Debit-slot plan gets no votes

The Nevada Gaming Commission on Thursday unanimously rejected a concept of allowing casino customers to use their debit cards to buy ticket in-ticket out vouchers that can be gambled on slot machines.

The proposal, which had been requested through a partnership between Global Cash Access and slot machine giant International Game Technology, was denied by commissioners for several reasons. The most prominent concern by the five-member panel was they didn’t see the need for that particular system to be established.

Also, state and national problem-gambling advocates opposed the device because there has been little clinical research on the effect the new concept might have on at-risk gamblers.

Gaming Commission Chairman Pete Bernhard said casinos hadn’t sought the new device and he didn’t see much interest from casino customers.

„There may come a time when this device has a place, but right now, I’m a little uneasy about it until we have we have all the research,“ Bernhard said.

Gaming Commission member Art Marshall said he wasn’t comfortable with the concept because of how it could affect compulsive gamblers.

„We already have ATMs on the casino floor, and I just haven’t seen a lot of demand for this type of product,“ Marshall said.

Keith Whyte, the executive director of the Washington, D.C., based National Council on Problem Gambling, told the gaming commission that clinical research on the product was incomplete and that studies of the device during its testing stages didn’t provide enough information.

EDITH, which stands for Electronic Debit Interactive Terminal Housing, has been in tests for the past year at the Casino Pauma in San Diego. Tom Sears, an executive vice president with Global Cash Access, said the average transaction has been less than USD 300 while national studies showed American consumers were moving away from cash and more toward debit card transactions.

EDITH, he said, would help casinos take another step toward cashless gaming, something the gaming industry has advocated.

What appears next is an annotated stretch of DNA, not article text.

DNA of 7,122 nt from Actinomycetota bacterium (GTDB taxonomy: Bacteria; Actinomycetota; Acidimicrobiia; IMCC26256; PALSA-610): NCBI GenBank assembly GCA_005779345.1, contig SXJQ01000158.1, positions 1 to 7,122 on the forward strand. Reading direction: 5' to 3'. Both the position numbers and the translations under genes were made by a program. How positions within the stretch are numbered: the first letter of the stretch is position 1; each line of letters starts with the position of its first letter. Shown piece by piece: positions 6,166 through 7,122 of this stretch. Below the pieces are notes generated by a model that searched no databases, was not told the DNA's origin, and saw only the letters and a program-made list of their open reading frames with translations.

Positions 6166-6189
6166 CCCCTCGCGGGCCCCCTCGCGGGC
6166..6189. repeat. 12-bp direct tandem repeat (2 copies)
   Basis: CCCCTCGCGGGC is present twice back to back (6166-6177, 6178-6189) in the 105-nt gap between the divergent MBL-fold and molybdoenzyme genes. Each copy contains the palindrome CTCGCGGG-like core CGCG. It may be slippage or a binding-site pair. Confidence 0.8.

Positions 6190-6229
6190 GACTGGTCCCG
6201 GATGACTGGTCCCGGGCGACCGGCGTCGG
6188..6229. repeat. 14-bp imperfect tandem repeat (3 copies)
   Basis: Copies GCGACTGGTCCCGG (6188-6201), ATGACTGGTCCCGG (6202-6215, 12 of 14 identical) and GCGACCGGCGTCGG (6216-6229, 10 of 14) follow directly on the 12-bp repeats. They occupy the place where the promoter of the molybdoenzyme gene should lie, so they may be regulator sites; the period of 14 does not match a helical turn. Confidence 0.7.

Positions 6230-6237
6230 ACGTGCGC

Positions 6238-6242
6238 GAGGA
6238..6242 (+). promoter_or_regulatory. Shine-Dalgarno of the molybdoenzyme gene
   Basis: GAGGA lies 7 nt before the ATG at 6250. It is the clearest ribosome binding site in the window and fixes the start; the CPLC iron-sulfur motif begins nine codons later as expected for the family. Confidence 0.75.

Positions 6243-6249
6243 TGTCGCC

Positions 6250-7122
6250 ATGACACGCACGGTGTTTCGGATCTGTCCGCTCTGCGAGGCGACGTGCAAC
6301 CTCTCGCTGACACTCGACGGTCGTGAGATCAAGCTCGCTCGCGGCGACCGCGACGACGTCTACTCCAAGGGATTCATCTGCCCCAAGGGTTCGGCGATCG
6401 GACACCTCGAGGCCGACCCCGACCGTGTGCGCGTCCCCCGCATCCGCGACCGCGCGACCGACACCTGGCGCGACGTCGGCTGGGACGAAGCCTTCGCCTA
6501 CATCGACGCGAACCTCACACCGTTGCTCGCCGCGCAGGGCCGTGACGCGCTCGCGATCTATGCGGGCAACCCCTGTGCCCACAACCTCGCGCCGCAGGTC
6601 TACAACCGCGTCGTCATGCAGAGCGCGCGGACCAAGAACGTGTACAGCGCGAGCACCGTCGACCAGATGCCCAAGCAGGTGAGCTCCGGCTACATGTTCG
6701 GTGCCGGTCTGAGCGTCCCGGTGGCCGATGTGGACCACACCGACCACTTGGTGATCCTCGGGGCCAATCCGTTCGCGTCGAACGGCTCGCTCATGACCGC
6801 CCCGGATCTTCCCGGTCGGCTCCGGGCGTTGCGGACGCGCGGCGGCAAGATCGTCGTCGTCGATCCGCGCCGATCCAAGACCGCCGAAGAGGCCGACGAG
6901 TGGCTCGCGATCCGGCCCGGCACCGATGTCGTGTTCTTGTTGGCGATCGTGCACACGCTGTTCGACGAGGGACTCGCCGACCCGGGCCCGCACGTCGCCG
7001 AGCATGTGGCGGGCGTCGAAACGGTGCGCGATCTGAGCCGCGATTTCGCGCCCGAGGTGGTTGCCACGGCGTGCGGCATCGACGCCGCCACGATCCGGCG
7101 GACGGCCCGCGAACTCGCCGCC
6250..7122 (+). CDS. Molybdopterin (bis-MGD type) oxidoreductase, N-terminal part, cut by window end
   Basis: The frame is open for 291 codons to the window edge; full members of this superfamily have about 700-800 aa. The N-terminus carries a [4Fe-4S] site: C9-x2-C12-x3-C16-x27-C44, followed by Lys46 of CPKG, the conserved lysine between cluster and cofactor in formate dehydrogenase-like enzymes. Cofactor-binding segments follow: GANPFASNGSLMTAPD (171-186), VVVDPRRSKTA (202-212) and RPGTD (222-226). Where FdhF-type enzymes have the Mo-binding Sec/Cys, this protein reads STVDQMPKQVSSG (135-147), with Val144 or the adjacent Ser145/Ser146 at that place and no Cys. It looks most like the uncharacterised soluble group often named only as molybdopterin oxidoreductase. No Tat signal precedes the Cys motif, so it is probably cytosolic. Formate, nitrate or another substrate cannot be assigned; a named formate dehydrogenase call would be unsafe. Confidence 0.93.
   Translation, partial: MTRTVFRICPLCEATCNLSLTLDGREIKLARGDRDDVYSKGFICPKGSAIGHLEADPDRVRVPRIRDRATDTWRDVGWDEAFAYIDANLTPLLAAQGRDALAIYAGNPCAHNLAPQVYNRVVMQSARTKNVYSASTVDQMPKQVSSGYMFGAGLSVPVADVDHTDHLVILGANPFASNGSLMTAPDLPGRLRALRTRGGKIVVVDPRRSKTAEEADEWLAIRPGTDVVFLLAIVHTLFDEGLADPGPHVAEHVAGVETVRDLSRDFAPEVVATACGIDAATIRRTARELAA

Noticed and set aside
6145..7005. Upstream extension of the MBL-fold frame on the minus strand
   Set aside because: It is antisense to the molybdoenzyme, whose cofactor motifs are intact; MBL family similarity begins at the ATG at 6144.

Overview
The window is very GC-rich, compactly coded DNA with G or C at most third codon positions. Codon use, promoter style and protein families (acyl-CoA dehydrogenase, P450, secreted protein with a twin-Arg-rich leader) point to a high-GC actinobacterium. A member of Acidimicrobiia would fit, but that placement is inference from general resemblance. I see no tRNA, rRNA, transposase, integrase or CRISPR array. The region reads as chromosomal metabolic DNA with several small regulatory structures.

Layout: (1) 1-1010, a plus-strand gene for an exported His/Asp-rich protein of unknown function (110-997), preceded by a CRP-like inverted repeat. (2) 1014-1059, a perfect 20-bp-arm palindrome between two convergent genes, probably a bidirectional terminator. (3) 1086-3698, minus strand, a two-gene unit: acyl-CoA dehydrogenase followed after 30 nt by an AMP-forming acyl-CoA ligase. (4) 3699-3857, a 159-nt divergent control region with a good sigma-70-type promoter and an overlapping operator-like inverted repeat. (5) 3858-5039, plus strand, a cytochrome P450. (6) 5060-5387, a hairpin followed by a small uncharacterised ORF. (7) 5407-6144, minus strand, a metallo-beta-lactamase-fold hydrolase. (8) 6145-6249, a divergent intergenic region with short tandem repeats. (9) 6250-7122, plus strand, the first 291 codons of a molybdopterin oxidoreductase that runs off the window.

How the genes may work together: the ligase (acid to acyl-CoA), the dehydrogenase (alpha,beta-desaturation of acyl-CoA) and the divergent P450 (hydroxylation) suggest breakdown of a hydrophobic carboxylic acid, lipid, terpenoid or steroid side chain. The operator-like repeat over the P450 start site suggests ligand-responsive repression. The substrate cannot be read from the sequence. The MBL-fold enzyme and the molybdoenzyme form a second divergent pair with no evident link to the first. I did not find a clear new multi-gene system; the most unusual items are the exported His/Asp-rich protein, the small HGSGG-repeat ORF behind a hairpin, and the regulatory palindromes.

Attorney Scott Scherer, a former Gaming Control Board member who is now representing the developers of EDITH, said he was concerned that the gaming commission was establishing a need requirement for all new gambling technology. Ticket in-ticket out took several years to gain acceptance, he said. The now popular Megabucks slot machine jackpot system also had a slow start, he added.

„If we apply a need standard to all new gaming technology, then it’s going to be difficult to get any new product onto the casino floor,“ Scherer said.

The vote left intact current gaming policy, which doesn’t allow a debit card transaction to result in a ticket in-ticket out voucher. Although automated teller machines are allowed on casino floors in Nevada, current gaming regulations don’t allow the devices to be attached to slot machines.

Because the proposal would have called for a cashless gaming voucher to be distributed, opponents of the concept said the idea was one step away a debit card transaction taking place at the slot machine.

The commission’s action overruled the Gaming Control Board earlier this month, which had agreed to study the product if the commission had approved.

Gaming Control Board Chairman Dennis Neilander asked the commission to rule one way or another on the current gaming policy. Other money transaction companies are developing similar devices and he didn’t want control board staff „wasting time“ evaluating the products if the commission wasn’t going to change state policy.